In disarrayThe centre must immediately assign secretaries to the wards in Baglung if it is serious about making federalism work.
Until two years ago, the citizenry was crying that the last time the country had a local government was almost two decades ago. Many thought this concentration of power only in one place was intervening severely with governance practices and development efforts. Therefore, a federal structure where power is decentralised to local and provincial governments was thought to be a panacea to the problem of unequal development. But it looks like the excitement lasted only until the elections took place and local representatives were elected. This is because it has been two years since we had governments in 753 local levels, but many wards in Baglung are devoid of secretaries. In fact, in some wards, one secretary has to look after two wards.
After the local level elections, Baglung had 85 wards. At present, only 40 wards have secretaries. The remaining 45 wards do not have secretaries. Secretaries are a key part of any local body. From getting a birth registered to marriage registration, nothing happens without the presence of secretaries. The leaders promised that federalism would bring services to everyone’s door steps. But clearly, this situation suggests otherwise.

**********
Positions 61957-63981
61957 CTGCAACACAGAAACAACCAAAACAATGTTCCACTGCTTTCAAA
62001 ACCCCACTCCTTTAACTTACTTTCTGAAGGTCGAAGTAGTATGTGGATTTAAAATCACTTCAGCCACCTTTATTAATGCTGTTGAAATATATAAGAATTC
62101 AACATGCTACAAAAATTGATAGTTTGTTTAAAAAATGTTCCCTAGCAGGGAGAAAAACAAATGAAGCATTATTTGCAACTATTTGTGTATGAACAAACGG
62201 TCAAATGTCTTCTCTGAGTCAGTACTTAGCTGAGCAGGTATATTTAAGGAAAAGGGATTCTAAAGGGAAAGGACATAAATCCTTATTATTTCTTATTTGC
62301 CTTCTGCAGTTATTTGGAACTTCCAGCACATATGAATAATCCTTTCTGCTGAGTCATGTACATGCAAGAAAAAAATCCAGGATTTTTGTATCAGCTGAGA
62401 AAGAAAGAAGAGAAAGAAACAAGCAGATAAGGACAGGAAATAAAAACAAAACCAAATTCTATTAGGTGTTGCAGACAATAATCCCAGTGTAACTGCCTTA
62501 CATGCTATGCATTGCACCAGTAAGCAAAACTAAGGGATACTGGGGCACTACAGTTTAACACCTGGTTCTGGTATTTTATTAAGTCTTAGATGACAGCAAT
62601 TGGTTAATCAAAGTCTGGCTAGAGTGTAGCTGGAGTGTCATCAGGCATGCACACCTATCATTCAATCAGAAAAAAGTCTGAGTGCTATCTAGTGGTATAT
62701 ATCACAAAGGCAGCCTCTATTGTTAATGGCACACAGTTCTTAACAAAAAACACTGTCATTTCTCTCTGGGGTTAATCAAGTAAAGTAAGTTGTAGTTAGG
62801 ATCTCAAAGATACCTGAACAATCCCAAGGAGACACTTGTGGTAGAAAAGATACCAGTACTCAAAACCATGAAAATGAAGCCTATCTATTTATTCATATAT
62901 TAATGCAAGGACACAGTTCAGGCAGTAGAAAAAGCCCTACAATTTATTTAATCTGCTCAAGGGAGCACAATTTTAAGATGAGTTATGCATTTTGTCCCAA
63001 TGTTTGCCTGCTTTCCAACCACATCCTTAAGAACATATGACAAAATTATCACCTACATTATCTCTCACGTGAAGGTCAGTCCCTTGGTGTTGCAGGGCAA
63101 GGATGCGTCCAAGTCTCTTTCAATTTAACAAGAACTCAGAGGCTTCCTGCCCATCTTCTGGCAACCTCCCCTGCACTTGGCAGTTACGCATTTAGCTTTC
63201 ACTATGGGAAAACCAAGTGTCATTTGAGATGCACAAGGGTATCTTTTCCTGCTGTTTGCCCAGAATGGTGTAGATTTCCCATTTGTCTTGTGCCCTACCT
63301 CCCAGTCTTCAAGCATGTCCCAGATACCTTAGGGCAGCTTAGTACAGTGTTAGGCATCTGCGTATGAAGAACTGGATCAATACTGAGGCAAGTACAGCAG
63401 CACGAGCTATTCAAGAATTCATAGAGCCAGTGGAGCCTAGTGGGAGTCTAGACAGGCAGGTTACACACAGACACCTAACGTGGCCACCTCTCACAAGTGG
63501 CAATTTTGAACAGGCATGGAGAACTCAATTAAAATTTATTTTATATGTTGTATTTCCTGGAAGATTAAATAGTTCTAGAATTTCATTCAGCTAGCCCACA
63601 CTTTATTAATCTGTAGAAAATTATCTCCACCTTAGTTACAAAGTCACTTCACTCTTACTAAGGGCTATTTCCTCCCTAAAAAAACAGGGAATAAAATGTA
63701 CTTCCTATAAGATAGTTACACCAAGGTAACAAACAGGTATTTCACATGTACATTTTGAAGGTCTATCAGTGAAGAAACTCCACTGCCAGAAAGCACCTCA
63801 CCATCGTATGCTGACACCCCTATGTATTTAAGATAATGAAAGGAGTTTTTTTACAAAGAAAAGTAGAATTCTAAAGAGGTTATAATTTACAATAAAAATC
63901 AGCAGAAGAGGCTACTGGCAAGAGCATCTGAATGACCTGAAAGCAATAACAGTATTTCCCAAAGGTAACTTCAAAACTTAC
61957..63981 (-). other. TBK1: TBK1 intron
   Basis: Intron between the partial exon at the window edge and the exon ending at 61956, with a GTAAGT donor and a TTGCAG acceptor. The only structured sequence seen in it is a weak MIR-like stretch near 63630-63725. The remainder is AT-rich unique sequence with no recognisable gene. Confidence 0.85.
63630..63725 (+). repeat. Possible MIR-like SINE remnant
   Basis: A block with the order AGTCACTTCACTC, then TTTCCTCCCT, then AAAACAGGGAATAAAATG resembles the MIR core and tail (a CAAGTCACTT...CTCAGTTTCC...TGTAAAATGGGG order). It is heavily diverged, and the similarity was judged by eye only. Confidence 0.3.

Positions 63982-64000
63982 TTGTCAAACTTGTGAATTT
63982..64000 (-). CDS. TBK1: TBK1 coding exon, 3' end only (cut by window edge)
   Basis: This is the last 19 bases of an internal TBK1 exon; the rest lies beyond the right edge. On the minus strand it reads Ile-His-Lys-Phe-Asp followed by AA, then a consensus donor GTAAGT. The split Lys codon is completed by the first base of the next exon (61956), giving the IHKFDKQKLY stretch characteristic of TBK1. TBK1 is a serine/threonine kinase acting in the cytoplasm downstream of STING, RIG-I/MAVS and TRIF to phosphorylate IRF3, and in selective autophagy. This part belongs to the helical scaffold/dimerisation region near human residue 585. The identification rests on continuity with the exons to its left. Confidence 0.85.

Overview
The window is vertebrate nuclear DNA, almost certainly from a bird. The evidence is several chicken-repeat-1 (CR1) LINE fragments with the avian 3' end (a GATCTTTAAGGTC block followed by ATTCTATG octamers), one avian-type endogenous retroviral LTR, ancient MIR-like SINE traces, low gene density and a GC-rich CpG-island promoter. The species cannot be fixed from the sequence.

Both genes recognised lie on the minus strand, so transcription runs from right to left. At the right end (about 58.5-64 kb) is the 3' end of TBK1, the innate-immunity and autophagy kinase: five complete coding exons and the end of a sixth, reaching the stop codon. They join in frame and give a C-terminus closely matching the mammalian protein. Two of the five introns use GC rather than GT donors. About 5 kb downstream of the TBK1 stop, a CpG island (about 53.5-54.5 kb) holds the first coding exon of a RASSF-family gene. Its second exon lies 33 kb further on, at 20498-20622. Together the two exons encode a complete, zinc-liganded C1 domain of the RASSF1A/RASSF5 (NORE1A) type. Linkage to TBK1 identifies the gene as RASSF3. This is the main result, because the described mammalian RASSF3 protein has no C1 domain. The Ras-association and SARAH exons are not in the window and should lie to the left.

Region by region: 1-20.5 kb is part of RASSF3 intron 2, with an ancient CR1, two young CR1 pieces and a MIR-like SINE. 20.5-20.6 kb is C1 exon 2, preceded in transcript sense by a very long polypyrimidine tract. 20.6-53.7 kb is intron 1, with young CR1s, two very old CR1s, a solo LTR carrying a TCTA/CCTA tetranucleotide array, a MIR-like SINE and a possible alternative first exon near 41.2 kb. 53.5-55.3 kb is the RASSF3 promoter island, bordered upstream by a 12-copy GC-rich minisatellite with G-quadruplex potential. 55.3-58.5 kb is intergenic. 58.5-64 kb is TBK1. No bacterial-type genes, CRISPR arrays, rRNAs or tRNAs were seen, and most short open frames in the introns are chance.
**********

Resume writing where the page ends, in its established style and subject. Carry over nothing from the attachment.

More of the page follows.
While representatives like ward chairpersons are elected, secretaries are appointed by the government. If there are no secretaries in the wards, it is a shortcoming on the part of the central government. This lack of key human resources at the local level once again reflects the government’s lack of will to devolve power. Decentralised democratic governance cannot be fully practiced when the centre keeps clutching to its powers.
Local governments are representative institutions. Therefore, they need to function. Only when the different levels of government work efficiently can the citizenry feel a difference in governance. But for this to happen, it is a two-way process. While the government must take every measure to ensure there are enough human resources in all public offices, the civil servants too must duly go wherever they have been posted and work accordingly.
The promise of federalism was that it would decentralise power. But even after two years of forming local governments, their roles and responsibilities remain ill-defined in many ways. What's more, the centre still largely controls the funds, functions and functionaries, making autonomous governance almost impossible. Given this trend, local democracy in Nepal is bound to be in deep disarray. Granted, transitioning to a federal system from a unitary system of government is not an easy task since the government is venturing into uncharted territory. But the authorities cannot use the same excuse every time.
The centre must immediately assign secretaries to the wards in Baglung if it is serious about making federalism work.